Data Dive: Why the climate, rather than COVID-19, will define the future of retail design
Brands should follow consumers’ lead and make sure sustainability is a driving force behind the design of their retail outlets.
Concerns that the COVID-19 crisis might divert attention away from the climate emergency have thankfully proved wide of the mark. Coresight Research’s latest survey found that 29 per cent of US consumers think the pandemic has made environmental sustainability more of a factor for them when shopping; respondents cited the way it had made them reflect on their wider priorities and the fact that lockdown has demonstrated our collective potential to create rapid environmental change. A global study by Accenture provides further supporting evidence, with 67 per cent of consumers believing that companies can ‘build back better’ if they invest in longer-term, sustainable and fair solutions.
‘As stores set to move forward with their post-COVID-19 strategies, it is important for retailers to prioritize long-term goals for the environment and the use of sustainable materials in their retail design as they lay out the micro-steps for recovery within their short term strategies’, argues director of retail design agency Sheridan & Co Freddie Sheridan.
As stores set to move forward with their post-COVID-19 strategies, it is important for retailers to prioritize long-term goals for the environment
Brands and retailers have been taking note. We’ve already touched on London department store Selfridges' new Planet Earth initiative, which includes a commitment ‘that by 2025 the most environmentally impactful materials used throughout our business will come from certified, sustainable sources.’ Though two years in the making, the launch couldn’t have come at a better time.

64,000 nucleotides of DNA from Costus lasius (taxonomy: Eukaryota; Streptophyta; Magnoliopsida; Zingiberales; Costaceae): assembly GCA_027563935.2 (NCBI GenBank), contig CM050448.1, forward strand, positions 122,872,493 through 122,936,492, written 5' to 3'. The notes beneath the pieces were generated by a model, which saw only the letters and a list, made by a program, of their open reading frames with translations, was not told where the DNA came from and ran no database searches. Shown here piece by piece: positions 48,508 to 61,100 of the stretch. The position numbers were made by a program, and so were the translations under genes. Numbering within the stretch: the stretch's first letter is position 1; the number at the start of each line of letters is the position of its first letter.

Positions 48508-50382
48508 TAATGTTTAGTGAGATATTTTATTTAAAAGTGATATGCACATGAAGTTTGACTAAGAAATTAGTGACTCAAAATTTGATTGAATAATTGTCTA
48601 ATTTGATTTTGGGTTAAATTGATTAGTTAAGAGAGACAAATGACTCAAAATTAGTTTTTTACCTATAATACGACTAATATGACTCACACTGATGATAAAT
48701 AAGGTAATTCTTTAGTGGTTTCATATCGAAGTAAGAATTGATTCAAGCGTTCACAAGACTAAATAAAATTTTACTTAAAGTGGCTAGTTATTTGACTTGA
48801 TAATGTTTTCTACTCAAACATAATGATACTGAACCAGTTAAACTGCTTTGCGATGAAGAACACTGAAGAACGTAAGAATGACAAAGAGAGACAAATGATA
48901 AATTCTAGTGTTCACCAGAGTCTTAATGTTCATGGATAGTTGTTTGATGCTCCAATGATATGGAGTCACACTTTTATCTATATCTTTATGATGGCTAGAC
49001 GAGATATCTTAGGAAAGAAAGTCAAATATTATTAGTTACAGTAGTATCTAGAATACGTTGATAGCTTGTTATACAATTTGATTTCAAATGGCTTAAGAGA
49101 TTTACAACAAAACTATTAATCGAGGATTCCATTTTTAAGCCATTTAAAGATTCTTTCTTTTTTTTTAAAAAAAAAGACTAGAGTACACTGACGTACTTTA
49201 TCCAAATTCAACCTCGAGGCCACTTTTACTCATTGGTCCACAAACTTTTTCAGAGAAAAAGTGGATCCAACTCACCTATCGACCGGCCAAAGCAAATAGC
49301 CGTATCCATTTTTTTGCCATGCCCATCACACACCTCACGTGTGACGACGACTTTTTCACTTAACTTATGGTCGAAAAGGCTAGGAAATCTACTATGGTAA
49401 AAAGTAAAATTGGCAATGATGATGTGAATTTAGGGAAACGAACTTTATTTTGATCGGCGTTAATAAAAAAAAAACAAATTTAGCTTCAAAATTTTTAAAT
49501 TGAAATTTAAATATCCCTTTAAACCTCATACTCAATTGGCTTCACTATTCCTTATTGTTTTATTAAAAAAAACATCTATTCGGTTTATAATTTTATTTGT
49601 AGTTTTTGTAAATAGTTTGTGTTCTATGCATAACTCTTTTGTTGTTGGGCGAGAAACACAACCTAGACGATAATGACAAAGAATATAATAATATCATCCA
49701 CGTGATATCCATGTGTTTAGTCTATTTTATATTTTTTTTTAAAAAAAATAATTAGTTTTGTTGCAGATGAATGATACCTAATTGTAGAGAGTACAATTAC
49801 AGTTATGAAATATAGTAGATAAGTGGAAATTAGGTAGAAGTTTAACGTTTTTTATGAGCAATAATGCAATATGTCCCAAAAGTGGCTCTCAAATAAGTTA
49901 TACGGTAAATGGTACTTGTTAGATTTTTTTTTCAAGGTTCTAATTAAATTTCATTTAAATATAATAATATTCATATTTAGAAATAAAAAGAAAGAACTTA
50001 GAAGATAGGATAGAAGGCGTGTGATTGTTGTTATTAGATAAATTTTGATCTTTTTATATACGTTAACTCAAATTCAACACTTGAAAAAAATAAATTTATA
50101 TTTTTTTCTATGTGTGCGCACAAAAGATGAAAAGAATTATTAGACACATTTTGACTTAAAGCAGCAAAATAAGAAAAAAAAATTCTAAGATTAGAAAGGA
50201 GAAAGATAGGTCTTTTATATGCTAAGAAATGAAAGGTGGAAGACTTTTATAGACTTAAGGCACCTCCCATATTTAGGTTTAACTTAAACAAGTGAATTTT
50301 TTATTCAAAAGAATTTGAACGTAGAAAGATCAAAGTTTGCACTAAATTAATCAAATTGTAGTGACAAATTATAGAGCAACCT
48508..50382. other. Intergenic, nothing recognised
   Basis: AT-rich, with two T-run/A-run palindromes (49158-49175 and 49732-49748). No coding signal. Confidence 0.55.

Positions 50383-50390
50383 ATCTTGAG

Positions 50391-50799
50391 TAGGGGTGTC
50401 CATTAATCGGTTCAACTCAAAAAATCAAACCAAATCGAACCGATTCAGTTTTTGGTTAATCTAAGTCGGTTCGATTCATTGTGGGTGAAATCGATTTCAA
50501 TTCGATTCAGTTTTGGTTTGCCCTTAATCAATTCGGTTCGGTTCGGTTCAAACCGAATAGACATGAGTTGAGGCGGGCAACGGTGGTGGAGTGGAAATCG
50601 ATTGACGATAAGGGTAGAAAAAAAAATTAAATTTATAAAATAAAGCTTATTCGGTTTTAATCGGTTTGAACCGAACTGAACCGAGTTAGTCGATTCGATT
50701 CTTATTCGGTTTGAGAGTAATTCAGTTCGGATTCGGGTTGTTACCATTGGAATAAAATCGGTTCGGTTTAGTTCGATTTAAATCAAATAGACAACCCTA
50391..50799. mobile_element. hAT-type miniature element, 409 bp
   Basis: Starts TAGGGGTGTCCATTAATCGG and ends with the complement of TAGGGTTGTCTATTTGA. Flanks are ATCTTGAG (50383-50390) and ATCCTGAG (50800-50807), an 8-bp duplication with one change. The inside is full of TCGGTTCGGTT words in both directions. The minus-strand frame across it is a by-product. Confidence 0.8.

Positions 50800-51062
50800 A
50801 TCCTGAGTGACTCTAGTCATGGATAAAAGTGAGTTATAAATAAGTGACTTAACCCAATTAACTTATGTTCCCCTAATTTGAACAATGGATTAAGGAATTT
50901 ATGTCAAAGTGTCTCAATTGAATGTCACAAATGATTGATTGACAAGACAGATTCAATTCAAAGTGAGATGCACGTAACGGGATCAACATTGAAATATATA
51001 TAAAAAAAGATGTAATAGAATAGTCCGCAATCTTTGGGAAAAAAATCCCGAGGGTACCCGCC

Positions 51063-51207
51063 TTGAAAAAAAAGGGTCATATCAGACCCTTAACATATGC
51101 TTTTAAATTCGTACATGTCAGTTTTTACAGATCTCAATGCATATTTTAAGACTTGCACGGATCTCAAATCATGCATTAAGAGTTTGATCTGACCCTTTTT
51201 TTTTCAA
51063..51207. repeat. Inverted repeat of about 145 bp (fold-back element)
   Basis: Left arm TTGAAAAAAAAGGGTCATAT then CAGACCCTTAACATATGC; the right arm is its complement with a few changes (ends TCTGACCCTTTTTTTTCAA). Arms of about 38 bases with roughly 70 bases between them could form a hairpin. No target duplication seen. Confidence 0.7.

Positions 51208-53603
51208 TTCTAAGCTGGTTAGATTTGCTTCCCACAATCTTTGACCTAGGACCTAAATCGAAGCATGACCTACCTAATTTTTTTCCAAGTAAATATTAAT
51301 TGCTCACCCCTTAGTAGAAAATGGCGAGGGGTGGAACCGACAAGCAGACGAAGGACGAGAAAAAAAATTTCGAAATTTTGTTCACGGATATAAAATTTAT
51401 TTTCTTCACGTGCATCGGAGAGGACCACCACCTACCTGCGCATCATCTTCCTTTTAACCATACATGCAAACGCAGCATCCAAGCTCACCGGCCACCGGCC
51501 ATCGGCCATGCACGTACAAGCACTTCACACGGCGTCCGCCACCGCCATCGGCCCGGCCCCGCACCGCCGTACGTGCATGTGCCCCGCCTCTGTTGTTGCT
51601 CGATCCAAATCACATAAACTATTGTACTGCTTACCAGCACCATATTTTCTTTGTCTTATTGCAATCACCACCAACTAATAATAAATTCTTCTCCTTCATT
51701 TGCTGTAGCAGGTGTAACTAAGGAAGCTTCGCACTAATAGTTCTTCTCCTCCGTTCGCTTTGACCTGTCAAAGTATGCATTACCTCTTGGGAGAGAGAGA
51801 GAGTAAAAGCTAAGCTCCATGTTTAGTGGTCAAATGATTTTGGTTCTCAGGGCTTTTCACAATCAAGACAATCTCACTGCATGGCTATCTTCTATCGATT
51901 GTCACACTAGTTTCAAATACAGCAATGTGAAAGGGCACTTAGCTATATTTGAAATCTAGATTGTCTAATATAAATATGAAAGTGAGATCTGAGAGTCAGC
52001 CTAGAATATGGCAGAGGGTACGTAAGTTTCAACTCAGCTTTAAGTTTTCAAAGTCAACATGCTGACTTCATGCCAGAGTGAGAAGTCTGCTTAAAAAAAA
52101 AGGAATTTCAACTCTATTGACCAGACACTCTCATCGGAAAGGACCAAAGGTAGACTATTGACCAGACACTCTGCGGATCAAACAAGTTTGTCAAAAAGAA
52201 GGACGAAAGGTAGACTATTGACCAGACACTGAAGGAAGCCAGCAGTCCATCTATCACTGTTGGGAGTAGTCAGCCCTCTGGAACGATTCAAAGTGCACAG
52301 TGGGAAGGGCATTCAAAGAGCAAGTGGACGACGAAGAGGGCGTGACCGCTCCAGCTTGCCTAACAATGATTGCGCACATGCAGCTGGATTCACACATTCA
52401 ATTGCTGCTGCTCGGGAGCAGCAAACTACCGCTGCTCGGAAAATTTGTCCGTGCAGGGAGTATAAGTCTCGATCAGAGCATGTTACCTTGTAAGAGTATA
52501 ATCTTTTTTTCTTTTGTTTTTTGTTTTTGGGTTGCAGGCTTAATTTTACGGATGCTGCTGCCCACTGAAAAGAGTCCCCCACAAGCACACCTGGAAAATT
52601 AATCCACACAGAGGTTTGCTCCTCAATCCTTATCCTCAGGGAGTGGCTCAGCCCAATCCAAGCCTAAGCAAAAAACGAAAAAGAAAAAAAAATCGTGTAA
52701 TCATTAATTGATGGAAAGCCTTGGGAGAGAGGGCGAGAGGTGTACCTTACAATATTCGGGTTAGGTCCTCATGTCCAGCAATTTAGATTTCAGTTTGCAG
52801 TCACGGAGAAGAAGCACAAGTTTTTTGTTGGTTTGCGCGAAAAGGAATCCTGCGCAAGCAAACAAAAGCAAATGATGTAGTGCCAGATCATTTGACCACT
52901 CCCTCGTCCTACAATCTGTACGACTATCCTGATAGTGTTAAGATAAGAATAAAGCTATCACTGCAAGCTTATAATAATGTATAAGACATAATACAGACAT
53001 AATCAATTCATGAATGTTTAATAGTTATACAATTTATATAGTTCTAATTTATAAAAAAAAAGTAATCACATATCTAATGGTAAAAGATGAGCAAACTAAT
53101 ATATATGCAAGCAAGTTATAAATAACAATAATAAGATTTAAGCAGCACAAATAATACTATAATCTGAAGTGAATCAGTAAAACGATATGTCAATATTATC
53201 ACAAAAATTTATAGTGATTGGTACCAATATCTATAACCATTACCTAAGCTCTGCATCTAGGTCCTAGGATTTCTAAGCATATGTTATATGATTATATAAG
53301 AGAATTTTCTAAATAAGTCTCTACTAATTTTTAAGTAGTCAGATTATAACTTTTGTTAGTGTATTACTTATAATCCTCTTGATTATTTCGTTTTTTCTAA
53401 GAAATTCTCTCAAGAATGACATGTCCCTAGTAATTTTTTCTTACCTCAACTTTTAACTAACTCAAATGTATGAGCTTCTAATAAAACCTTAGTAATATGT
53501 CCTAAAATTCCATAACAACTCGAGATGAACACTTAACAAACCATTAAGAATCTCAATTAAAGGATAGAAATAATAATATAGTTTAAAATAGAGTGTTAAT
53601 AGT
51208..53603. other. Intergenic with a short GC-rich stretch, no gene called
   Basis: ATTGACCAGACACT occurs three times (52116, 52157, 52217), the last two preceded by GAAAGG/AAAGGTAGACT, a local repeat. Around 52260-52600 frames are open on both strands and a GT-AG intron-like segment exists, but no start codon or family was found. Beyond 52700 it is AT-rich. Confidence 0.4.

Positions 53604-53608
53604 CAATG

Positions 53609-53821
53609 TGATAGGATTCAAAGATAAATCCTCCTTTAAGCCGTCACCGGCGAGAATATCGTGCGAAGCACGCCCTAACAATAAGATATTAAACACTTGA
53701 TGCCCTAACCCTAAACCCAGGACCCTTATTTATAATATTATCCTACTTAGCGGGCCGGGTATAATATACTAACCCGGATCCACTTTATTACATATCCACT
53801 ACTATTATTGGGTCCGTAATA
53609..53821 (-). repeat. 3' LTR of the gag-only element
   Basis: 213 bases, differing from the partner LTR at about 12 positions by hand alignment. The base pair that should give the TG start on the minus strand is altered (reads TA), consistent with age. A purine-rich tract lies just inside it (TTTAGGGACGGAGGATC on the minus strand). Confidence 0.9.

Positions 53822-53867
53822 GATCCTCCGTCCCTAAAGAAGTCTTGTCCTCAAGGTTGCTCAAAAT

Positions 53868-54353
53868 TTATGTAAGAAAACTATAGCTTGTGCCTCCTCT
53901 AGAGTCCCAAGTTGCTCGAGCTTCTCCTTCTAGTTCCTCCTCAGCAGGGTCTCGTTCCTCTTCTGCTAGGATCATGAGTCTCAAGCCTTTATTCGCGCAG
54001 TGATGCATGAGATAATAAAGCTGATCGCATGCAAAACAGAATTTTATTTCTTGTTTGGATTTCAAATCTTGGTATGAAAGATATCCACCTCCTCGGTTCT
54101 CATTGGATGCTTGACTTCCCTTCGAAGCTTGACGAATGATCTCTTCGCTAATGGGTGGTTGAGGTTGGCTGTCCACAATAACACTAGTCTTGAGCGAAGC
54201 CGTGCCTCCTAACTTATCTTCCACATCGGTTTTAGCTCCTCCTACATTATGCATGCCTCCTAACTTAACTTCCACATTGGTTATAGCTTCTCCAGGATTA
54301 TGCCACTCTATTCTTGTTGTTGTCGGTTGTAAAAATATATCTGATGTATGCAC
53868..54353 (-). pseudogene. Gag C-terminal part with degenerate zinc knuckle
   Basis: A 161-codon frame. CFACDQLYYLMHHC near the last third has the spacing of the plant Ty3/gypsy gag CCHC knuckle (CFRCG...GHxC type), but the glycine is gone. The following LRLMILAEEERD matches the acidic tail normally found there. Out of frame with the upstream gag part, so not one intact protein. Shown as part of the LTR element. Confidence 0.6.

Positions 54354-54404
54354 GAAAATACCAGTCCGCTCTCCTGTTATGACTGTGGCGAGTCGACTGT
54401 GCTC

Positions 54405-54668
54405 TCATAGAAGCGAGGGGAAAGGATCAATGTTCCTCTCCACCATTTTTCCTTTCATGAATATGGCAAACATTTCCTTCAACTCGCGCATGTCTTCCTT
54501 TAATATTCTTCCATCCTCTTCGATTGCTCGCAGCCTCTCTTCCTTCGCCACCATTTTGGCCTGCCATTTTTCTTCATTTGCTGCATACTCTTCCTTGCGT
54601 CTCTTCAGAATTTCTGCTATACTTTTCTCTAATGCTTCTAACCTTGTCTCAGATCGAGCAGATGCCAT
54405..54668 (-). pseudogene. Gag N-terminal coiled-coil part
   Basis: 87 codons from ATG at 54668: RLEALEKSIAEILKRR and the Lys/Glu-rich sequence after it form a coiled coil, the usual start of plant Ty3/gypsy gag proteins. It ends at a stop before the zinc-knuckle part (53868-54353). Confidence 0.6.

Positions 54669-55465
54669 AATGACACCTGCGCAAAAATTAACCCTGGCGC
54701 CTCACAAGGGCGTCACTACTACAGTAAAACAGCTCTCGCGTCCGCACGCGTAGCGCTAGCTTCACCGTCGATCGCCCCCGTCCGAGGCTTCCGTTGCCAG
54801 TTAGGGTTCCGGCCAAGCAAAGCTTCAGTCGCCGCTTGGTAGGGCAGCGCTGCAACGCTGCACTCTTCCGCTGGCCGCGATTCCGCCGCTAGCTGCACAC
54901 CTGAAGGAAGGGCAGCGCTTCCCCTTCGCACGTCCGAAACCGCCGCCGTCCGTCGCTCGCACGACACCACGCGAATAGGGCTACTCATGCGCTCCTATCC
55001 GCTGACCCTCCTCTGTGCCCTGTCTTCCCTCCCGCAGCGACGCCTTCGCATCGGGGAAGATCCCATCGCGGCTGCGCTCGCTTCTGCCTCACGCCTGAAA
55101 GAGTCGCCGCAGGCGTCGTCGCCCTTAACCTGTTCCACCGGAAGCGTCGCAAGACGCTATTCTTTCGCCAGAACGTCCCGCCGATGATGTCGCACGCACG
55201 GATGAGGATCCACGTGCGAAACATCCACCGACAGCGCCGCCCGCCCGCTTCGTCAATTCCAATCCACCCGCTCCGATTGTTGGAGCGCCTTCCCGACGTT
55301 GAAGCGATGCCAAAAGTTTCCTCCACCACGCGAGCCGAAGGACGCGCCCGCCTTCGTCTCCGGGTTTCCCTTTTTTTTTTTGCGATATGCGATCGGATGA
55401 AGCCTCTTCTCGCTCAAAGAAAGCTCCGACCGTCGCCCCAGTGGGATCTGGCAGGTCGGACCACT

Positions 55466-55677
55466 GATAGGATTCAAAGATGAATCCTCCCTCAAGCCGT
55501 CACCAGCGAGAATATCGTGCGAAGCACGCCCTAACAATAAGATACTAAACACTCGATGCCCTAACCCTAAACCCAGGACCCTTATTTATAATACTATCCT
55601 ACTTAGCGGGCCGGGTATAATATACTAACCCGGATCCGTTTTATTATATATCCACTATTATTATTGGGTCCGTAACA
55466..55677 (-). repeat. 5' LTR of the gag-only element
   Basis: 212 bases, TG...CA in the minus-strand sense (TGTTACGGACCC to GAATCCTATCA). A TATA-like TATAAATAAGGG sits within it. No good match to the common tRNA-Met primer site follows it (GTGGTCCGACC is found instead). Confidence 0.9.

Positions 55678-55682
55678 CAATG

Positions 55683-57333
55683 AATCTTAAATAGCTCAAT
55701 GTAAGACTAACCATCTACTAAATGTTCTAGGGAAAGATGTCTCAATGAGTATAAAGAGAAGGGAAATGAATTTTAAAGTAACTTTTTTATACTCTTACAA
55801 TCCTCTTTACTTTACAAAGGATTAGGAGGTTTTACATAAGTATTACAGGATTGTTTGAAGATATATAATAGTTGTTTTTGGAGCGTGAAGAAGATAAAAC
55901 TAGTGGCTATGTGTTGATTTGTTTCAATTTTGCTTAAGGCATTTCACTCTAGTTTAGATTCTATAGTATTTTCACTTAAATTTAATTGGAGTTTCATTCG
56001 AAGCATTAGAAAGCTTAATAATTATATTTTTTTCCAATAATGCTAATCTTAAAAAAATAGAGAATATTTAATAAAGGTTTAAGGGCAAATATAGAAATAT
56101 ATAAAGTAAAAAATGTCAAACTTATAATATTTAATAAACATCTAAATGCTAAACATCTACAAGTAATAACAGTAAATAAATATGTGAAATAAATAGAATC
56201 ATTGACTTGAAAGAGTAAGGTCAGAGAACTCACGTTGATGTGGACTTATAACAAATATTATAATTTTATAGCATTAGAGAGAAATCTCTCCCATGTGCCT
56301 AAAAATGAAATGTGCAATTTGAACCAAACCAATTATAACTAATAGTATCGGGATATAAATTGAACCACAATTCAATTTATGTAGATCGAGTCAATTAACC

Others are following suit. At the end of August Tommy Hilfiger published its Make it Possible sustainability programme, promising to find ‘ways to minimize our carbon, waste and water footprints, from what we buy to where we sell'. The directive includes targets for all properties to produce zero waste and be powered by 100 per cent renewable energy by 2030. This builds on the brand’s recently developed ‘Building Design Rulebook’, which provides guidance for reducing greenhouse gases across its property portfolio in Europe, as well as its GreenUP! Tool, a set of sustainability guidelines and assessment metrics for stores.
Timberland has just announced a similar mission statement, with plans to achieve a net-positive impact on nature by the end of the decade, including designing all products to be fully circular. This emphasis has already affected the brand’s retail-design strategy: Timberland’s new ‘purpose-driven’ store on London’s Carnaby street, which opened at the end of last year, features repurposed industrial waste and bioresins in its construction.
In terms of sheer scale, the pacesetter here remains Nike. The sports apparel brand’s third House of Innovation concept store, which opened in Paris at the end of July, utilized more than 85,000 kg of sustainable material across the store design and display fixtures. However if it’s a question of using interior treatments that not only incorporate sustainable and repurposed materials, but also embed them within the wider brand narrative, independents are providing the model. We’d suggest looking to fashion label Ganni's first UK store, or eyewear brand Ace & Tate’s most recent outlets.
It’s also important to highlight that it’s not only consumer demand that’s driving this change, but the institutional heft of major finance brokers as well. As we covered earlier this year, the adoption of sustainability-linked loans by the likes of France’s Credit Agricole Group is ensuring brands adhere to strict parameters regarding the ecological impact of their business, including the creation and operation of retail sites.
Hero image: Ganni's first UK store was created in collaboration with retail architecture practice Stamuli. Photo: MOON